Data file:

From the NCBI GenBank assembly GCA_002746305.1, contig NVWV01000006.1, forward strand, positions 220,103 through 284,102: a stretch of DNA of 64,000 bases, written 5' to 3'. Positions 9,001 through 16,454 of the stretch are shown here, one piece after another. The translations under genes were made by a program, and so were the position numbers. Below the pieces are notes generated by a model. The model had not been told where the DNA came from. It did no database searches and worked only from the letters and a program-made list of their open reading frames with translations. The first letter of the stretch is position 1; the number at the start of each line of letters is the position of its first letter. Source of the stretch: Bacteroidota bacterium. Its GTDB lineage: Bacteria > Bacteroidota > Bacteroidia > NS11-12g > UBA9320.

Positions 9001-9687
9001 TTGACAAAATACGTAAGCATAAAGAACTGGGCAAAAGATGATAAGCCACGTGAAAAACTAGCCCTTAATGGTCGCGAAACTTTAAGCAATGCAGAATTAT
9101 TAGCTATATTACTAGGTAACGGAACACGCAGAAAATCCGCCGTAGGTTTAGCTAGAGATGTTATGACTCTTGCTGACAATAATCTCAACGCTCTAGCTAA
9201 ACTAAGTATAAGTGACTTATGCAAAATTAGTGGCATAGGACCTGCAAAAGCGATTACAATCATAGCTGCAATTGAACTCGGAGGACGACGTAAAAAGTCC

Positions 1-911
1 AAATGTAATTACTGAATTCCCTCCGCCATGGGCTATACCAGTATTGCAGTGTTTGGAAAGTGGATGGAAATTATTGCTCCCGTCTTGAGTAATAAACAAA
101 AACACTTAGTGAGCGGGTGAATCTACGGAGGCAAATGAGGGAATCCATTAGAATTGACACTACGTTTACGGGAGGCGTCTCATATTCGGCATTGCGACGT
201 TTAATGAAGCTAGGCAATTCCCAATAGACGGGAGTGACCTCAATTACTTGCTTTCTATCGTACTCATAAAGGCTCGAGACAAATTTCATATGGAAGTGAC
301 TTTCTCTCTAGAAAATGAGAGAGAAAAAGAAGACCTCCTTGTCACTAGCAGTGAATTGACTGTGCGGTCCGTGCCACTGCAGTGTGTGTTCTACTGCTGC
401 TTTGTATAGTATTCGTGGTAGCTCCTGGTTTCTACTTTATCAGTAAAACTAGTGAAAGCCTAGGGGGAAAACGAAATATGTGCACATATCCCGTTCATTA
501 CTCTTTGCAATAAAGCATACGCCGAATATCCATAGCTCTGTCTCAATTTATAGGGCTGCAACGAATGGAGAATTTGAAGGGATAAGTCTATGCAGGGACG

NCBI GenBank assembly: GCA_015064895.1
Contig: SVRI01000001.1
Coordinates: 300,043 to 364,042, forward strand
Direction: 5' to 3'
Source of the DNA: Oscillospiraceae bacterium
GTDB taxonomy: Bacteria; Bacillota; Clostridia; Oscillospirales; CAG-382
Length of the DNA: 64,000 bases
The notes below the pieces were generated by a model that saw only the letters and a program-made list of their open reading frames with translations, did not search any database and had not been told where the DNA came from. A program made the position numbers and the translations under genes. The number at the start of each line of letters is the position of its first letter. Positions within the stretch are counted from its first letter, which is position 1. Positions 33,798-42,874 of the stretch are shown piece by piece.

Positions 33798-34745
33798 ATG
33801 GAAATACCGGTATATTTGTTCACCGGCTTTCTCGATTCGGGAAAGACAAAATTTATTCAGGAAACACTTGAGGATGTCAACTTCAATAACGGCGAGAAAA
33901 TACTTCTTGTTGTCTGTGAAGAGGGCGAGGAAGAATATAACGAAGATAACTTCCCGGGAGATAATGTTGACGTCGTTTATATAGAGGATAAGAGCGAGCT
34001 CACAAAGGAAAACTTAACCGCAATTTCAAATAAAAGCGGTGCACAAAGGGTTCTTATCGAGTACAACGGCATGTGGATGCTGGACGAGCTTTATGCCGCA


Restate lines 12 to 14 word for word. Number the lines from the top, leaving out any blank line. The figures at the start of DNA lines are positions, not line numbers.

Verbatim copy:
501 CTCTTTGCAATAAAGCATACGCCGAATATCCATAGCTCTGTCTCAATTTATAGGGCTGCAACGAATGGAGAATTTGAAGGGATAAGTCTATGCAGGGACG

NCBI GenBank assembly: GCA_015064895.1
Contig: SVRI01000001.1